I've been blogging since 2009 and usually post about 130 - 150 times a year. I sometimes wonder if I'll run out of topics to write about but, as you can see, I haven't done so far. It seems that in semi-retirement I can't stop thinking about language teaching. I've got two handbooks under my belt, with another one in preparation with Gianfranco Conti (about teaching listening), umpteen blogs, Facebook and Twitter posts and a steady flow of new resources on frenchteacher.net. No doubt I shall slow down at some point, but not quite yet.
En passant Facebook is definitely the place to be for support and ideas from fellow professionals. You could try GILT (Global Innovative Language Teachers), Secondary MFL Matters or MFL Teachers Lounge. The first of these is a bit more focused on theoretical, pedagogical issues in general while the others are more parochial and a bit more centered on day to day issues of interest to British teachers. My favourite language teacher blog remains Gianfranco's The Language Gym where you get a combination of theoretical knowledge and practical classroom ideas.
As well as writing this year I have been presenting for AQA, teaching PGCE trainees at Buckingham University and doing occasional talks at at language teacher events such as ISMLA conferences (Taunton and London) and ResearchEd in Oxford. I've posted 122 times this year on this blog about a range of topics including A-level, GCSE and methodological issues. I've written website and book reviews, suggested lesson ideas and discussed reports and language teaching news. In addition I sometimes share free resources I have written for frenchteacher.
This is my final post of 2017 and it lists the five most viewed posts from this year.
Wishing you the compliments of the festive season!
1. Tell stories
This post was about one way to foster listening skills, namely by telling stories. I describe three particular, low preparation activities you could do.
2. Worried about the new GCSEs?
This post addressed the most concerning issue for many English and welsh language teachers this year, the pending first batch of new style GCSE exams. I was trying to calm anxieties to some extent, knowing that these curriculum changes are rarely revolutionary, and suggested some specific activities which may be useful to help pupils prepare for these new, undoubtedly harder exams. As I write I know many colleagues are worried about mock exam results and what they signify in terms of grades. my usual message, for what it's worth, is that the "comparable outcomes" policy will ensure that the spread of grades will be similar to before, so don't panic!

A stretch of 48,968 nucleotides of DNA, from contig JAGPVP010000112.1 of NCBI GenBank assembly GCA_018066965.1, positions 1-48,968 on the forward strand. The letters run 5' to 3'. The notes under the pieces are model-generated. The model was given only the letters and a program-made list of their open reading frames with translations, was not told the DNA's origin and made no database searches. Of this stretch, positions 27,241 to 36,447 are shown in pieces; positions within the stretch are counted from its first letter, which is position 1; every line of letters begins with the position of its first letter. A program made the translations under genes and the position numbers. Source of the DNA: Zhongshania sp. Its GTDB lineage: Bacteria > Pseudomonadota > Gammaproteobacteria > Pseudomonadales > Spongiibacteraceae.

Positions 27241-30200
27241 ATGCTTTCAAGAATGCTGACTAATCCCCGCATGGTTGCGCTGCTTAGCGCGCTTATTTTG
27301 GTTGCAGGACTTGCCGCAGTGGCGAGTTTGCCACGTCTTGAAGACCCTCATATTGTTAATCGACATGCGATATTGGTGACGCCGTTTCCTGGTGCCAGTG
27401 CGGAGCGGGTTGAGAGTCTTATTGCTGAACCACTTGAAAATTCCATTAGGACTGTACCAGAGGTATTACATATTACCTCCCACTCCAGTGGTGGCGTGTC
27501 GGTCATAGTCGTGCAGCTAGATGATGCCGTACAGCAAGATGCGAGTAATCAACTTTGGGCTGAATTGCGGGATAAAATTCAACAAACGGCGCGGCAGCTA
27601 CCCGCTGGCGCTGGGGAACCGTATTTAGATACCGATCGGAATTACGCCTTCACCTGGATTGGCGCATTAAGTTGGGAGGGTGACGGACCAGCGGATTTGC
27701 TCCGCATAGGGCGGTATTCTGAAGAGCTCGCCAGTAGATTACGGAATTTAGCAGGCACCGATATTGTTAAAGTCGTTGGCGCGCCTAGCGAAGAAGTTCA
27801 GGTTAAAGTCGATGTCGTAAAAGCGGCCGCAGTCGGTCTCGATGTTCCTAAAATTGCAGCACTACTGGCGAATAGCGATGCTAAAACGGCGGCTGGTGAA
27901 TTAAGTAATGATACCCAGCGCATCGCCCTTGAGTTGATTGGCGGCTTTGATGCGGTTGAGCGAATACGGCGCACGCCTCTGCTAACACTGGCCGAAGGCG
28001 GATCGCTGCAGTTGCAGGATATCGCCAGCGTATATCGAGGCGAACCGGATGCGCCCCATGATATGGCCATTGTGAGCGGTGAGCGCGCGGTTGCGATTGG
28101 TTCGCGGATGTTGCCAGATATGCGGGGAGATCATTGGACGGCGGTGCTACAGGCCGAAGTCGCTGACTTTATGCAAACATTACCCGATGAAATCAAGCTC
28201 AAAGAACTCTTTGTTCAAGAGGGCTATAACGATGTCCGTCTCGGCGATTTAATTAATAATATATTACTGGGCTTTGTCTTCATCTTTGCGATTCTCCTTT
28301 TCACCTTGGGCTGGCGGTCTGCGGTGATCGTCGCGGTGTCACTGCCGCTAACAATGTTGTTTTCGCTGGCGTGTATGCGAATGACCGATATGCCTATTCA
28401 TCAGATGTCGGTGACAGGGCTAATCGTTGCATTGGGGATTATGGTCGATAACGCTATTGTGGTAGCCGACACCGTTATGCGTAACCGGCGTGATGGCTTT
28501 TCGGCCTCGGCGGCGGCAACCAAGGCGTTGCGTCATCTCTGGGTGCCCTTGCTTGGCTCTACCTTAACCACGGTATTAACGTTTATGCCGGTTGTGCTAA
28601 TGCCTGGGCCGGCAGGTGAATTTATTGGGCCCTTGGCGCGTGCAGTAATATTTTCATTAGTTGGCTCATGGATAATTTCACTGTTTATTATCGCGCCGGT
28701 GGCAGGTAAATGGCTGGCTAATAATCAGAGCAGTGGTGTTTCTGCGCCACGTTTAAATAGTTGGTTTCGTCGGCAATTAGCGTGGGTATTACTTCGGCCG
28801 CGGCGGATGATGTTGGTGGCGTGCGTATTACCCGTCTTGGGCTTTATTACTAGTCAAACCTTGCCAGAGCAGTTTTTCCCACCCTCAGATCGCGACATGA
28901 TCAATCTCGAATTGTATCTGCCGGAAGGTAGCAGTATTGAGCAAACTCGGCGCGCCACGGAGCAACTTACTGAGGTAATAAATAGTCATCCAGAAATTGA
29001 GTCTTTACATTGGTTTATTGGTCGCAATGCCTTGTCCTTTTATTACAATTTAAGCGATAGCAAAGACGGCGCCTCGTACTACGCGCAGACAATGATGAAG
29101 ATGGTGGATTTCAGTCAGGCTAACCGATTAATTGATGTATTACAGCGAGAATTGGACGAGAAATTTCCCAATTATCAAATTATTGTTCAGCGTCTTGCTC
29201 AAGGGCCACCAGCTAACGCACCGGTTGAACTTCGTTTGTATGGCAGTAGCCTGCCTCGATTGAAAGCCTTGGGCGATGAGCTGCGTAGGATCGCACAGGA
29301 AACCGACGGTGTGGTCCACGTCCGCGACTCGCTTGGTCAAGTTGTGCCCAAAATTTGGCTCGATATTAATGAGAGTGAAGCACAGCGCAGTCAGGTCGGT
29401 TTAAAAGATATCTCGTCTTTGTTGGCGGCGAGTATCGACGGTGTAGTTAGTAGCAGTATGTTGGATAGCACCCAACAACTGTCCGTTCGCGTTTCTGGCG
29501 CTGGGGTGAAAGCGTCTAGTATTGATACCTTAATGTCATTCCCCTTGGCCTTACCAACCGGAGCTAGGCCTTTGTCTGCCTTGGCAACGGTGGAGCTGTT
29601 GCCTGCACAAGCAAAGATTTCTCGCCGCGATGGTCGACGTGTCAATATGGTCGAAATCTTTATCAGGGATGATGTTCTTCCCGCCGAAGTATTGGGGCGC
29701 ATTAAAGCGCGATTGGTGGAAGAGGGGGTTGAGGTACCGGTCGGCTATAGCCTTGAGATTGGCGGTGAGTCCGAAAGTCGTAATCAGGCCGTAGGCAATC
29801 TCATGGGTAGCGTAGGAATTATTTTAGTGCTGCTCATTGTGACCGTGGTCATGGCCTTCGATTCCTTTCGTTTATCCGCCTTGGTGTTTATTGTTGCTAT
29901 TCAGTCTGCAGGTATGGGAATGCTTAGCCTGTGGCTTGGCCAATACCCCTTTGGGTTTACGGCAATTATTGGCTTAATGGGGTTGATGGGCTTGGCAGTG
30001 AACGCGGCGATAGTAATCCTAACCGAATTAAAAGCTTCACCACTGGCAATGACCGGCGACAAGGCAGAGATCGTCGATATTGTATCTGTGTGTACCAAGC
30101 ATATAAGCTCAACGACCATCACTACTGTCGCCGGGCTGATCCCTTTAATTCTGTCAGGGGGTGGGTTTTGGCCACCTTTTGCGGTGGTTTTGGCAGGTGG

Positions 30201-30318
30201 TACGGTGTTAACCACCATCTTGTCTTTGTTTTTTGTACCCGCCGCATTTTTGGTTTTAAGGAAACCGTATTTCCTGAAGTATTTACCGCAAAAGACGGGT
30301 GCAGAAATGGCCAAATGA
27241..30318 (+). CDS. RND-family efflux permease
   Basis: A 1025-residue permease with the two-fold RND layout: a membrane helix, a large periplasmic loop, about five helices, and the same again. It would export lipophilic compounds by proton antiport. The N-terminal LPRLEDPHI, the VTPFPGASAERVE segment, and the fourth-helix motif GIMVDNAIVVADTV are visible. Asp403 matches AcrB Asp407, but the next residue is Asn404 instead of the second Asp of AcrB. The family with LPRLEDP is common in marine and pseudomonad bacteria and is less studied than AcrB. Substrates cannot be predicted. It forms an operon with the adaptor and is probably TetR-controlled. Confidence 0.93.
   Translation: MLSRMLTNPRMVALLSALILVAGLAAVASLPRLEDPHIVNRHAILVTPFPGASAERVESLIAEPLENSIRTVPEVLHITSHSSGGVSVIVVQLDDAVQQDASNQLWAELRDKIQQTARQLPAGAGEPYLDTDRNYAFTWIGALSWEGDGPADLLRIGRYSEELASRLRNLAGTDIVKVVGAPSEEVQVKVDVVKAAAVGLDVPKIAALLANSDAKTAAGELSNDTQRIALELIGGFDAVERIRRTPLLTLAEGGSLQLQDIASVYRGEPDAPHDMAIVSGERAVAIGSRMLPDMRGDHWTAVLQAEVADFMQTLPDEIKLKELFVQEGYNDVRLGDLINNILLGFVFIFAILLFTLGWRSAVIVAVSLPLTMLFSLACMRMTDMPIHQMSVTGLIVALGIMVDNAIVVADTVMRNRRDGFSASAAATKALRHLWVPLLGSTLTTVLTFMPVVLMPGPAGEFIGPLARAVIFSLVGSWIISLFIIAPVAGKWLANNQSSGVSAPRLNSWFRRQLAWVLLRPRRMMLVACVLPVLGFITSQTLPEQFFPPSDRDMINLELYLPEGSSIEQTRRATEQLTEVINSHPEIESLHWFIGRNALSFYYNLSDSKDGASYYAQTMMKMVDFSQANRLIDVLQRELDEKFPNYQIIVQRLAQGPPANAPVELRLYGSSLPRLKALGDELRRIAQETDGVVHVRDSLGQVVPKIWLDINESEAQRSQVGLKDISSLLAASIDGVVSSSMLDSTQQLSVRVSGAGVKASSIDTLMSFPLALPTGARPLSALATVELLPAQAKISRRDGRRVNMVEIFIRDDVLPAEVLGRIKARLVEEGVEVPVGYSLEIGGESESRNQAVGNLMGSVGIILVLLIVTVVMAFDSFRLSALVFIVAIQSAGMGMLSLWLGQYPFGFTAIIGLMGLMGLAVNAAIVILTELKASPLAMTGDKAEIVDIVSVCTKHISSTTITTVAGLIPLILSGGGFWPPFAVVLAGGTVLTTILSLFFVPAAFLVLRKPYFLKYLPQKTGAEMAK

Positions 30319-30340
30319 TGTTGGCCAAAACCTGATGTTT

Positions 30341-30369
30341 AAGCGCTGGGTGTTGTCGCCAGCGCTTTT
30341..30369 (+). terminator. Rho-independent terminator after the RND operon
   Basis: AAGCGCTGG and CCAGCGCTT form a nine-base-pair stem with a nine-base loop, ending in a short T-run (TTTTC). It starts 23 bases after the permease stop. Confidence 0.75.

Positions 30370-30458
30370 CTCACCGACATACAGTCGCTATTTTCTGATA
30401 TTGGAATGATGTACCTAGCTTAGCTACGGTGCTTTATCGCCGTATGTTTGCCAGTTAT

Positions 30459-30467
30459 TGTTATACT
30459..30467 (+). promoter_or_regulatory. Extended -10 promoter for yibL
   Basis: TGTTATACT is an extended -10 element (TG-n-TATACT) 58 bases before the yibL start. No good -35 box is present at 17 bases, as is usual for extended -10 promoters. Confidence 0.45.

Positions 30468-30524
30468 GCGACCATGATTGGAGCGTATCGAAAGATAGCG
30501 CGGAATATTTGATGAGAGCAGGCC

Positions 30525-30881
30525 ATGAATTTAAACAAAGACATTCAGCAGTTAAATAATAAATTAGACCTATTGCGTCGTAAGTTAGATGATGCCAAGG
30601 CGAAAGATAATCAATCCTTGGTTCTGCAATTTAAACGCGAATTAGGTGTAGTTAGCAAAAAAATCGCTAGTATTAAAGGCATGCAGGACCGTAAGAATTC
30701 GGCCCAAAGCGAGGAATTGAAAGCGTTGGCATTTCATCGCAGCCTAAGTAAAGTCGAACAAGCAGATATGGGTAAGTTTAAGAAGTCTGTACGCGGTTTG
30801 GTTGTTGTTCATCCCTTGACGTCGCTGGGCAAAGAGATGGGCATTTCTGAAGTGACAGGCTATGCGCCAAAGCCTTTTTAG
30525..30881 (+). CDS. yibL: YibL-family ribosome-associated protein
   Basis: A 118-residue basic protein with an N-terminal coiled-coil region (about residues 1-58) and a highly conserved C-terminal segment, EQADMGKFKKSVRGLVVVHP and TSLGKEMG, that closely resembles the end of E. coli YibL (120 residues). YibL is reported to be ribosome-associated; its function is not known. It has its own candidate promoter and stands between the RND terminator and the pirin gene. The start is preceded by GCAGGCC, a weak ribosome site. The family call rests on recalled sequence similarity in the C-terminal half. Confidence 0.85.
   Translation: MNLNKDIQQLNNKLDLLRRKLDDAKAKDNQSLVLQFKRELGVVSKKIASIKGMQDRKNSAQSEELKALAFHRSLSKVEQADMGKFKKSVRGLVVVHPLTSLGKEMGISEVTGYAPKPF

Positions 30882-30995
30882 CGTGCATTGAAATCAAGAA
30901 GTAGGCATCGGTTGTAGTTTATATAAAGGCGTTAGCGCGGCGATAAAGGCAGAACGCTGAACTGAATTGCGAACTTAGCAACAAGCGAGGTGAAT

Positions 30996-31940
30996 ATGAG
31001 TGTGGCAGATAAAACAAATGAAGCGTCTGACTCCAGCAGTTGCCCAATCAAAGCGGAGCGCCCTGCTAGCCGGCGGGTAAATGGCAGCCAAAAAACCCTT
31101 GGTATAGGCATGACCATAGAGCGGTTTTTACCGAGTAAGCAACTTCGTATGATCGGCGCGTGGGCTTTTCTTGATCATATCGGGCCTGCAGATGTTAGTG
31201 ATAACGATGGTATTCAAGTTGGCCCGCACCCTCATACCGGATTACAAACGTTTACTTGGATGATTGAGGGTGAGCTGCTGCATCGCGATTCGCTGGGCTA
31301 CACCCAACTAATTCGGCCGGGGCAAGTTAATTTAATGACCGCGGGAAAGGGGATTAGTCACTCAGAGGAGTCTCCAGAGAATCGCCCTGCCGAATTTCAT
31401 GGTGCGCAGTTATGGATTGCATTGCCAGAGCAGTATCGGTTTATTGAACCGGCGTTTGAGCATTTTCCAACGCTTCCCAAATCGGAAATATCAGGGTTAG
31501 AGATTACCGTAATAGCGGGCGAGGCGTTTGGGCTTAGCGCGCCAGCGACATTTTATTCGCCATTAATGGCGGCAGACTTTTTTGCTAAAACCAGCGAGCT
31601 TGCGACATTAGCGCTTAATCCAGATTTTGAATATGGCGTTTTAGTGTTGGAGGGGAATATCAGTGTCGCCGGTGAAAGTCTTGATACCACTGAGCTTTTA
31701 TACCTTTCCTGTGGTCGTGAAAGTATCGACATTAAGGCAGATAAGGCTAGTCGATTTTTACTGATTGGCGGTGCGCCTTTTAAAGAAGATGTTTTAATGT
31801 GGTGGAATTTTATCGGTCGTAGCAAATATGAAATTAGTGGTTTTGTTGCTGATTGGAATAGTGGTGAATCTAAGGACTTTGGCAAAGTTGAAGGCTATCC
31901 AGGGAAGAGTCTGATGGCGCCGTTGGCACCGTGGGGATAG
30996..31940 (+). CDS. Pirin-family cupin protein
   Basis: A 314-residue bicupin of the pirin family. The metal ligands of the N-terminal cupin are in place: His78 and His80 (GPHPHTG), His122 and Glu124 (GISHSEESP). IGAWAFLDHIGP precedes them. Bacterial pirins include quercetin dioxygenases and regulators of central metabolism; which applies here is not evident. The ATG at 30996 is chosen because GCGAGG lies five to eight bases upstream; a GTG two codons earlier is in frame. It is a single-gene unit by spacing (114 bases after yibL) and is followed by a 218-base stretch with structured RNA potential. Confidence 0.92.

3. My new book
This was about the publication of my Routledge book Becoming an Outstanding Languages Teacher. In this post I summarised the content of the book. I am pleased to say that the book has been selling very well so far and received some excellent reviews, including in the latest edition of Languages Today from the ALL. Thank you to anyone who has bought the book and feedback is always welcome.
Incidentally The Language Teacher Toolkit is still a best-selling 5 star reviewed handbook and widely used by trainees learning their craft.
4. GCSE reading: a Syrian refugee family
This was just an example of an intermediate level reading text with exercises. It was about a Syrian refugee family who find refuge in Belgium. It would make a ready-made lesson for a good GCSE class.
5. The Google Translate problem
Google Translate is a fabulous tool, one I use to save time when writing resources. But many teachers have abandoned setting written homework because it's used so much by pupils who cheat. I find this a great shame since I believe home is the best place for most writing if you want to maximise classroom time for listening and speaking. Apart from suggesting that sanctions are needed for pupils who cheat, in this post I suggest some tasks you could do which would obviate the written homework problem.